Reinvention in Recovery
The sudden shift to remote learning in response to the COVID-19 pandemic marked a turning point in many educators’ relationships with technology. Thousands of teachers were forced to learn new platforms and new ways of teaching. Polls from RAND Corp. and other researchers found that adopting new pedagogies in the midst of a pandemic and in the face of a huge digital divide was extremely stressful for educators, as it was for students and their families.
But many educators developed creative and effective strategies to reach and teach their students, using technology in a variety of new ways. Furthermore, numerous states made substantial progress in closing the digital divide, getting internet connectivity and devices to millions of households that had never had them before.
In the rush to return to normal, it might be tempting to return to the old ways of “doing school” instead of learning from the reinvention that the pandemic precipitated. We should continue to use technology to improve teaching and learning, equity, and engagement—and rethink the use of time to allow for blended learning modes for students, alongside additional collaboration and planning time for teachers.
As schools return to in-person learning more fully this fall, educators must ensure that all students continue to receive the devices and connectivity they needed during site closures and now need to complete their homework, use technology-based texts and learning materials, and explore knowledge in the world. The American Rescue Plan provides resources to schools to make this possible, as well as infrastructure support to improve broadband in communities.
Recognizing that new uses of technology are here to stay even as schools return to in-person learning, California’s State Board of Education recently partnered with the International Society for Technology in Education (ISTE) to create new guidance for digital learning that includes research-based examples of ways to continue to use technology during classroom-based instruction.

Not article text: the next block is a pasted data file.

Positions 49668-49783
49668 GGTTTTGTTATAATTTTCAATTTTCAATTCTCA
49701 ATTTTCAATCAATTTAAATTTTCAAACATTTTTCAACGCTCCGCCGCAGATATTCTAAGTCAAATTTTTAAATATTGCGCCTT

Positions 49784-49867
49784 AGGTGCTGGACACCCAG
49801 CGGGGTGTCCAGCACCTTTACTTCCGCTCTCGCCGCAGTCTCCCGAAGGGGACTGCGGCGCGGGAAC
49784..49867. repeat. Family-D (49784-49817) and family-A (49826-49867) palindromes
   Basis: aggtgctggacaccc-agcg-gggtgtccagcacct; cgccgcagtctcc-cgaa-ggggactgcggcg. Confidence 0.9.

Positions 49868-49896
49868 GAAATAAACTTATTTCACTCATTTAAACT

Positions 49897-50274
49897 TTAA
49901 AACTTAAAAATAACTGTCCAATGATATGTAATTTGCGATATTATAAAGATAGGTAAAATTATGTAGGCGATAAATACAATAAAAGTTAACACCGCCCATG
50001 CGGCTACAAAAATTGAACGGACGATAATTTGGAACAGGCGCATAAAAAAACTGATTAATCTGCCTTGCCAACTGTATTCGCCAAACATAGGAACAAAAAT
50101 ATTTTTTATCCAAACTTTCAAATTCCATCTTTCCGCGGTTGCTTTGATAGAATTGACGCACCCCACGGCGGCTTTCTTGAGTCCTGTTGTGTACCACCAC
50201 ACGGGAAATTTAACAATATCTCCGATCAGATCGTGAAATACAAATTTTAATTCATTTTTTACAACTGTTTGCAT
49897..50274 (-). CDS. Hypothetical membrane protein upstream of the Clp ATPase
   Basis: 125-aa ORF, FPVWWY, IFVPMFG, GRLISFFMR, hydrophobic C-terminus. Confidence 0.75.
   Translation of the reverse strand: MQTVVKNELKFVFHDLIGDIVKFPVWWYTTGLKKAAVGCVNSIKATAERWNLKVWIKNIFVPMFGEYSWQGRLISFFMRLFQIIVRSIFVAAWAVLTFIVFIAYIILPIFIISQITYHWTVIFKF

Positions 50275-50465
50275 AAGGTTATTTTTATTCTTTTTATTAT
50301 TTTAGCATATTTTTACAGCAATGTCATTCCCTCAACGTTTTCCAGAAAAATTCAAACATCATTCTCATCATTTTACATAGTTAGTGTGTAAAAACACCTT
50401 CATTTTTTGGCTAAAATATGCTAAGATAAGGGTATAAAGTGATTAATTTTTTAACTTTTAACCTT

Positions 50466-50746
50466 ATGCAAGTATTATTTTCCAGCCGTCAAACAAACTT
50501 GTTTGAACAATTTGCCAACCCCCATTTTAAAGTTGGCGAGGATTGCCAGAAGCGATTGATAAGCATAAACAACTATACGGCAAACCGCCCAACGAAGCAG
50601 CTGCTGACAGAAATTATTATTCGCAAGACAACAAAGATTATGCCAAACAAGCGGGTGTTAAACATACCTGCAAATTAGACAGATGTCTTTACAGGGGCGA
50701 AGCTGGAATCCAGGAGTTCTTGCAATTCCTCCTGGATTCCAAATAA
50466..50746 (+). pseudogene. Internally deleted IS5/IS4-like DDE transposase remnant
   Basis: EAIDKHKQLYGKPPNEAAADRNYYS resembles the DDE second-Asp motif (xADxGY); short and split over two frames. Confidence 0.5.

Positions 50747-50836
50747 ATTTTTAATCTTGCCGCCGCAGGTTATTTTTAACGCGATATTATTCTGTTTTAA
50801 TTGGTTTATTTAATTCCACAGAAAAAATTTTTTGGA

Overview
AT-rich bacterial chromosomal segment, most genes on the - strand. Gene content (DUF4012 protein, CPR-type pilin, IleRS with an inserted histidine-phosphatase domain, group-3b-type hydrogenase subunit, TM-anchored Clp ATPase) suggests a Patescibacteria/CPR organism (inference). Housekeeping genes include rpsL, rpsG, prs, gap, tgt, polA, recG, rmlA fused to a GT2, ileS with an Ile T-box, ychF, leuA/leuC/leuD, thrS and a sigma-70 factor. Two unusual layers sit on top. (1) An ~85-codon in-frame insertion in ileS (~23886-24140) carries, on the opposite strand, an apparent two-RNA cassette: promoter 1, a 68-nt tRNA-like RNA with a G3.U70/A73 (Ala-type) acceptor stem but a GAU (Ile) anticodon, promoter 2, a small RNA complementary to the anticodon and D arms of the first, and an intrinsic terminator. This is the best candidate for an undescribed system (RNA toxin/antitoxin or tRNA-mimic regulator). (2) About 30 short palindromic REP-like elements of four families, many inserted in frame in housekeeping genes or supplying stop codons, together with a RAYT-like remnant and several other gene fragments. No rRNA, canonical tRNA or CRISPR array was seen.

Effective uses of technology should not be allowed to disappear, but they should instead act as a foundation for students to engage in research and inquiry with colleagues in their classrooms and around the world; to participate in simulations of scientific phenomena; to use open education resources; to develop products, tools, and papers; to represent their ideas in multimedia formats; and to develop confidence in their skills.
The new guidance offers advice about technology use and includes examples from classrooms and schools around the state. It identifies “power standards” for the Common Core requirements (English language arts and mathematics) in each grade. These are the big ideas that act as maypoles around which other, smaller standards can dance. They enable students to study core content more deeply, more coherently, and more effectively, using technology as a tool for inquiry and representation of ideas.
Building on Technology Advancements
Student-centered blended learning models that tap new uses of technology across home and school spaces can increase equity in learning. An interactive report from the Learning Policy Institute, “Restarting and Reinventing School: Learning in the Time of COVID-19 and Beyond,” offers research and real-world examples showing how.
With personalized and blended learning already implemented prior to 2020, districts such as California’s Lindsay Unified School District were able to transition seamlessly to distance learning during the pandemic. In a district where 91 percent of students come from low-income households and 41 percent are English learners, all students and their families can access filtered internet from their homes, free of charge, through a community Wi-Fi network.
With this infrastructure in place, school leaders created a performance-based learning system that leverages technology to deliver learner-centered, inquiry-based, differentiated approaches that offer a balance between online and in-person settings. Teachers use this technology to engage in formative feedback that informs daily instruction and student-directed learning.